For example, after a battery replacement, the mode information indicated by the mode memory devices 810, 812, 814 should be 0,0,0 since the charge stored on each of capacitors 758, 764, 770 should have decayed by the time microcontroller 720 isagain powered. Microcontroller 720 then reads from the three mode memory devices 810, 812, 814 and obtains 0,0,0 as the previous mode information. Accordingly, flashlight 400 enters the off mode.

On the other hand, if the flashlight is accidentally dropped on the ground or is hit against a hard surface from one of its ends, the inertia of the batteries or battery pack could cause the batteries or battery pack to disconnect from one ofthe battery contacts for a short period of time, which is sufficient to cause a short period of power interruption of typically shorter than 0.5 seconds to the controller 808. If the mode of operation right before the power interruption was, forexample, the SOS mode, the charge, after the short power interruption, stored on each of capacitors 758, 764, 770 would continue to be retained until sufficiently after power is restored that microcontroller 720 will read 1,1,1 when it reads from thethree mode memory devices 810, 812, 814. Accordingly, flashlight 400 will enter the SOS mode, which was the operating mode before the power interruption. In other words, the flashlight 400 has immunity from such temporary power interruptions, due toaccidental droppings of the flashlight or otherwise.

The power immunity from interruption of flashlight 400 also applies to the condition when the flashlight 400 is in the off mode. When the flashlight 400 is switched off, microcontroller 720 writes 0,0,0 to the three mode memory devices 810,812, 814, and microcontroller 720 enters a low power stand-by mode. Therefore, regardless of whether a short power interruption or a long power interruption is experienced, after the power is restored, microcontroller 720 will read from the three modememory devices 810, 812, 814 and obtain 0,0,0 as the previous mode information. Accordingly, flashlight 400 will enter the off mode.

The electronic switch 822 is preferably controlled by controller 808 to supply power to LED 445 at different duty cycles to maximize battery life over a discharge cycle. Microcontroller 720 includes an internal memory for storing dataconcerning battery count information and the power profile such as included in FIG. 9 for batteries or a battery pack that can be installed in flashlight 400. As seen in FIG. 9, for most of the battery life, electronic switch 822 provides full power(100% duty cycle) to LED 445. As the batteries are depleted, however, battery voltage 702 will drop which is monitored by microcontroller 720. Microcontroller 720 uses the power profile stored in memory for a particular battery arrangement to determinewhen to reduce the duty cycle and when to maintain it at 100%.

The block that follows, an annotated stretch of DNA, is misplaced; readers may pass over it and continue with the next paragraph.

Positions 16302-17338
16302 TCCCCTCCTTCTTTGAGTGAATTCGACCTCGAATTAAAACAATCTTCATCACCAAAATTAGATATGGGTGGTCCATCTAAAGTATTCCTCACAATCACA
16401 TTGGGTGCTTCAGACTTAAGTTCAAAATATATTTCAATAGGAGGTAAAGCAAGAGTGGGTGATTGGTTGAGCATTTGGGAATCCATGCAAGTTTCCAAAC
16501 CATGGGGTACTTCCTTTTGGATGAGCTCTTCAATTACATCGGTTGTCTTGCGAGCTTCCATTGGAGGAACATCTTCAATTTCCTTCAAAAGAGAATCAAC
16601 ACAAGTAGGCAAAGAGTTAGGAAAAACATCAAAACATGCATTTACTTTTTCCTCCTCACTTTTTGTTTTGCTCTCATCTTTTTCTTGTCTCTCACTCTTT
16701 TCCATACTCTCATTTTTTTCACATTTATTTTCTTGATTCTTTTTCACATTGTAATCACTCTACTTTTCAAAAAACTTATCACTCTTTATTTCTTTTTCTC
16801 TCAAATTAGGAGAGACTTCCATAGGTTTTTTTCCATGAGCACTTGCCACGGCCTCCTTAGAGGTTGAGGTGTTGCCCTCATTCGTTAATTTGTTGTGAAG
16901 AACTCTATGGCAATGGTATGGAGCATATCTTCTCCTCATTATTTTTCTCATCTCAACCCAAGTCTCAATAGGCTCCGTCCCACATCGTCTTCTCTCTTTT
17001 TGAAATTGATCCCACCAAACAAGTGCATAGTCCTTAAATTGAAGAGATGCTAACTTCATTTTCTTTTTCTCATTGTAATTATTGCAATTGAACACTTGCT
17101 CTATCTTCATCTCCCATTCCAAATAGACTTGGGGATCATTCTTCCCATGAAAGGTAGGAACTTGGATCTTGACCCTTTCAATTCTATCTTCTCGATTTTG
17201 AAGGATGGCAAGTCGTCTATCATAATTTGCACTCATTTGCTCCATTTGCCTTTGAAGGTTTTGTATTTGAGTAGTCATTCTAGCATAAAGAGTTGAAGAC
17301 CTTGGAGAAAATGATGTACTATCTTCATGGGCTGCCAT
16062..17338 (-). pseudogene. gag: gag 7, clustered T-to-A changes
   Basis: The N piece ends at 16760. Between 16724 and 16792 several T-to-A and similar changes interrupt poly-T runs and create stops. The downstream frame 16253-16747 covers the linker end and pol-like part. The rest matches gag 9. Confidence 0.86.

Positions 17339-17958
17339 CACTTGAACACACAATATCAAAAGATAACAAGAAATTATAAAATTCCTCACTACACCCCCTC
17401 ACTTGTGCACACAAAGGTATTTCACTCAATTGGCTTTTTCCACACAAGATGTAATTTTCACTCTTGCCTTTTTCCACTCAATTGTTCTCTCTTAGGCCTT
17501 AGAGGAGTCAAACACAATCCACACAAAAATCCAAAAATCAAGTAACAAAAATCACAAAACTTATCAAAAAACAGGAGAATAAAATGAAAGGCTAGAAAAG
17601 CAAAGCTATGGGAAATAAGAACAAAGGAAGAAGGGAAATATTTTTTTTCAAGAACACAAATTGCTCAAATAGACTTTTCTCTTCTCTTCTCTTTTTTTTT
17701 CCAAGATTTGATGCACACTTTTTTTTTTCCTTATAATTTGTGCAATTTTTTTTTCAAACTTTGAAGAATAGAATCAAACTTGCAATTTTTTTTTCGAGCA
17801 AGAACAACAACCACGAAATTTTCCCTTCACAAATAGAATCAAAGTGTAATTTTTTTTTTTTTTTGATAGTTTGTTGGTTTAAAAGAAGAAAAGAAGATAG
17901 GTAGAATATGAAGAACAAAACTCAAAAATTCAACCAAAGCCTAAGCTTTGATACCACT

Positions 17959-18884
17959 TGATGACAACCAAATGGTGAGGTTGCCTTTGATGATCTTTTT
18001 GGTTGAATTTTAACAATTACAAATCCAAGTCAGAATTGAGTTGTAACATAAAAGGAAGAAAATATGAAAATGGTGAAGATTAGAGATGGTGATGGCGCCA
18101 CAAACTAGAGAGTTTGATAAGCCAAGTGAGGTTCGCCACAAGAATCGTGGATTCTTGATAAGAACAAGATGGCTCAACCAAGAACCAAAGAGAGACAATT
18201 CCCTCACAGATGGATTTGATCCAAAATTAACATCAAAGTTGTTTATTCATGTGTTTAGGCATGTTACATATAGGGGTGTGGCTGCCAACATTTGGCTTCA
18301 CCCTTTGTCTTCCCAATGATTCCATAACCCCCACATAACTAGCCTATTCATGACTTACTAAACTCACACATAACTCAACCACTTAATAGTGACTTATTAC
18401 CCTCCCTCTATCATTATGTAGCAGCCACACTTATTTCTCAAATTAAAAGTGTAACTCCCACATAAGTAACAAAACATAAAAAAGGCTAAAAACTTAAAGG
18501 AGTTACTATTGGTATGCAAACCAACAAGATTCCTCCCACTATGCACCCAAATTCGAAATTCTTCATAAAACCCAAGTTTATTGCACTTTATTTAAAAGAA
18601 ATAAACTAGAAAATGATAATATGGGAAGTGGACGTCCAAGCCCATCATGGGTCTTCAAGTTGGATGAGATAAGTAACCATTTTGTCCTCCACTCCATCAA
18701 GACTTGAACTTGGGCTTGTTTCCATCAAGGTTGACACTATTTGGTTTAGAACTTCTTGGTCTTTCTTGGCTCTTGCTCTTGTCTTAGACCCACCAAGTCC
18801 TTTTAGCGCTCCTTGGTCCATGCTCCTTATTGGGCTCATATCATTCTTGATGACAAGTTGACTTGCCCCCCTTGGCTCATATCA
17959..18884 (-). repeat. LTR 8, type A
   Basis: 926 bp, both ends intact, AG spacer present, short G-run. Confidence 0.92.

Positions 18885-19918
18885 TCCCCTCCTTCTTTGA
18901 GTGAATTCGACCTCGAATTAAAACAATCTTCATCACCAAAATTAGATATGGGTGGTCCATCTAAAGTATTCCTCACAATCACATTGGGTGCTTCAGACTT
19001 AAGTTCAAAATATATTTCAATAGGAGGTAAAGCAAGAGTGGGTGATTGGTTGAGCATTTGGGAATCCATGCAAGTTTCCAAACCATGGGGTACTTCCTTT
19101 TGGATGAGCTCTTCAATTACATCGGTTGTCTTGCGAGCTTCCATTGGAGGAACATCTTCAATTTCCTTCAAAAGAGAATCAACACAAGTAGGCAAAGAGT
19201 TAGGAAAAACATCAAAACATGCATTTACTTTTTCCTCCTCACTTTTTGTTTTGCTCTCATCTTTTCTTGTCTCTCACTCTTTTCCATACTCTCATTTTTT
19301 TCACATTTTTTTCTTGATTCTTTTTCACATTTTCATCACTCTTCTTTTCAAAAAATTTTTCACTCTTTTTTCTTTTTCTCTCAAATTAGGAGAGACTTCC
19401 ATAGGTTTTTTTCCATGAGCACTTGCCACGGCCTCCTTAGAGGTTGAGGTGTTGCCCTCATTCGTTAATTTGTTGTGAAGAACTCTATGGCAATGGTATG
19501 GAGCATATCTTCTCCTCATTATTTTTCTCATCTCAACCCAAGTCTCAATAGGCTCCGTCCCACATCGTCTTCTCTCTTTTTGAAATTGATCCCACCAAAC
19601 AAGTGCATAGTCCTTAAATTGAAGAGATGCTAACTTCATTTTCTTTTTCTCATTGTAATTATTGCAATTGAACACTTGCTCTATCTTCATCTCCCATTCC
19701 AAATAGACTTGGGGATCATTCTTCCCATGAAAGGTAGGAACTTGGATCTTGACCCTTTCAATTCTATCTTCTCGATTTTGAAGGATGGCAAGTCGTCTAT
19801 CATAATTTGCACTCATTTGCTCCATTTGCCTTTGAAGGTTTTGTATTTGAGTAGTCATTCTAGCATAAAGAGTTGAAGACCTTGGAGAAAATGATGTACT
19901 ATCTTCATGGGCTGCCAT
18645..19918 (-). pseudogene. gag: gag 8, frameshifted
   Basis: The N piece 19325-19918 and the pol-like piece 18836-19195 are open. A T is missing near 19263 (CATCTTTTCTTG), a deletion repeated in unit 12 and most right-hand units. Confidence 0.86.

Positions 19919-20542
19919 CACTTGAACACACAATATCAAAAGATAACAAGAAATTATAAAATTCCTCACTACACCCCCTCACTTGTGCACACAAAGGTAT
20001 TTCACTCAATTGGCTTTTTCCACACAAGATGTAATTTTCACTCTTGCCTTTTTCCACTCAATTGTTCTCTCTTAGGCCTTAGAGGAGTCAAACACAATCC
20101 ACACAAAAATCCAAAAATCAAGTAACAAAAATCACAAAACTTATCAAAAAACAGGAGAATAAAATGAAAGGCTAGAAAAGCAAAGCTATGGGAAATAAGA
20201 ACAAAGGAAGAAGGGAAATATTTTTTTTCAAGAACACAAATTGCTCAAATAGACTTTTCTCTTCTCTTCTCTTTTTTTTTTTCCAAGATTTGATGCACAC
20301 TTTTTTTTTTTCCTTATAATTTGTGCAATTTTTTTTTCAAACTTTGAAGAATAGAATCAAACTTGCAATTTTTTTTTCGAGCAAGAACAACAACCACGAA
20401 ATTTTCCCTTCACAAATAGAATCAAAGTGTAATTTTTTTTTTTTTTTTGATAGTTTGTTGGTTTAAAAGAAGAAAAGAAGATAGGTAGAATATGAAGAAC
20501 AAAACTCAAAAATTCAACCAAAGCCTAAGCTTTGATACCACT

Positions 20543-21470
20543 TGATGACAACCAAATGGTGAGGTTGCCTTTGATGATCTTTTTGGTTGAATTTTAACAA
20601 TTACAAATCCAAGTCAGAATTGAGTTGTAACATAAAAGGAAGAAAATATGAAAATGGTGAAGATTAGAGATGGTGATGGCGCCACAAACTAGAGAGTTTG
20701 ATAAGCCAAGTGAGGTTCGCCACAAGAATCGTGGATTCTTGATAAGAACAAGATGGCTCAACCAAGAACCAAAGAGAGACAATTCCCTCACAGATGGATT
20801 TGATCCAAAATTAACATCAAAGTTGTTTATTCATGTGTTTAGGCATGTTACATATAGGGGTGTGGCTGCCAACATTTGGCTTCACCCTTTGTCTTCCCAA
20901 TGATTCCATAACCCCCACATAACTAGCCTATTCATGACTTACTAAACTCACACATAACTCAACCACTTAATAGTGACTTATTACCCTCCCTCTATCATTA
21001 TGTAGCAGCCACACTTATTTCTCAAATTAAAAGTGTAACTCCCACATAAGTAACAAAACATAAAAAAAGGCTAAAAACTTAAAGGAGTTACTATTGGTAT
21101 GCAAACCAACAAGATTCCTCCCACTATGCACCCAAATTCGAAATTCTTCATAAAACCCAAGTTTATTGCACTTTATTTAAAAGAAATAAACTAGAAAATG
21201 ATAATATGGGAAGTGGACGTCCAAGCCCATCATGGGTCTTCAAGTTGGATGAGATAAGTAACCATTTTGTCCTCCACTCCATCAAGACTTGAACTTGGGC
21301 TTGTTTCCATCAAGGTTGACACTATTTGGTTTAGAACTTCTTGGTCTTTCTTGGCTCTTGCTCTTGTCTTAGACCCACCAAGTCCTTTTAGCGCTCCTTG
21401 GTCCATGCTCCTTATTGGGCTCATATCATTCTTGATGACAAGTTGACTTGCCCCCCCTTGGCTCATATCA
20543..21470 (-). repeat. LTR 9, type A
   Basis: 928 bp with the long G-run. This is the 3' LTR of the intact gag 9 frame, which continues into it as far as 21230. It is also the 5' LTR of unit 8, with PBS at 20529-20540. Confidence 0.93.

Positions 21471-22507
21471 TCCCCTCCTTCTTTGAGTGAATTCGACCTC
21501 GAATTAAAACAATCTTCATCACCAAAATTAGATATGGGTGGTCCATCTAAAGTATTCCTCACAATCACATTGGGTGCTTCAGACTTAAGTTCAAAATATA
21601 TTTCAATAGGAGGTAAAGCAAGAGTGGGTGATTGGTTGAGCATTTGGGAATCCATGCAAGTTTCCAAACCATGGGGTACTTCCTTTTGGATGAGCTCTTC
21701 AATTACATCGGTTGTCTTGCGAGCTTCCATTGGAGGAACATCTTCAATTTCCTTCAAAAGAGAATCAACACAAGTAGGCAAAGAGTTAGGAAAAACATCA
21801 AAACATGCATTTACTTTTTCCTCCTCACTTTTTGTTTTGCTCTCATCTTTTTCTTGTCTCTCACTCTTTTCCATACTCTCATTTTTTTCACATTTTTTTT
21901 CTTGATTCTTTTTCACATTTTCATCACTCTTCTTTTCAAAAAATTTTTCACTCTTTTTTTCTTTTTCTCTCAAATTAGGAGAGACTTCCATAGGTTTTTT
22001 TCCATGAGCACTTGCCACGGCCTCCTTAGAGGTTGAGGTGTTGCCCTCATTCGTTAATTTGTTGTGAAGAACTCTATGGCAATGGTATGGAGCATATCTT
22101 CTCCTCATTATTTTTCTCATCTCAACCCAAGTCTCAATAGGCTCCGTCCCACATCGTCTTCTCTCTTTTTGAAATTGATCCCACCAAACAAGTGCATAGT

Each battery arrangement has a corresponding power map that includes at least a high voltage period and a voltage depletion period. Some battery arrangements, particularly for dry cell batteries, may also include a plateau region at the lowvoltage end of the power profile, corresponding to a constant low voltage period. When battery voltage 702 is in the high voltage period, microcontroller 720 provides a high duty cycle signal, typically 100%, to the lamp drive output pin 740 for MOSFETdriver 820 to provide a power supply 710 to LED 445 with a high duty cycle. When battery voltage 702 is in the voltage depletion period, microcontroller 720 gradually declines the duty cycle signal to the lamp drive output pin 740 for MOSFET driver 820to provide a declining power supply 710 to LED 445 with a gradually declining duty cycle. In battery arrangements that have a power profile that includes a low voltage plateau period, then when battery voltage 702 detects the low voltage period,microcontroller 720 provides a generally constant low duty cycle signal to the lamp drive output pin 740 for MOSFET driver 820 to provide a power supply 710 to LED 445 with a generally constant low duty cycle. FIG. 9 is a power profile for battery pack501. By controllably reducing the duty cycle towards the end of a battery pack or a battery's life as set forth herein, the usable life time of battery pack or the battery can be significantly extended.

While various embodiments of an improved flashlight and its respective components have been presented in the foregoing disclosure, numerous modifications, alterations, alternate embodiments, and alternate materials may be contemplated by thoseskilled in the art and may be utilized in accomplishing the various aspects of the present invention. For example, the power control circuit and short protection circuit described herein may be employed together in a flashlight or may be separatelyemployed. Further, the short protection circuit may be used in rechargeable electronic devices other than flashlights. Thus, it is to be clearly understood that this description is made only by way of example and not as a limitation on the scope of theinvention as claimed below.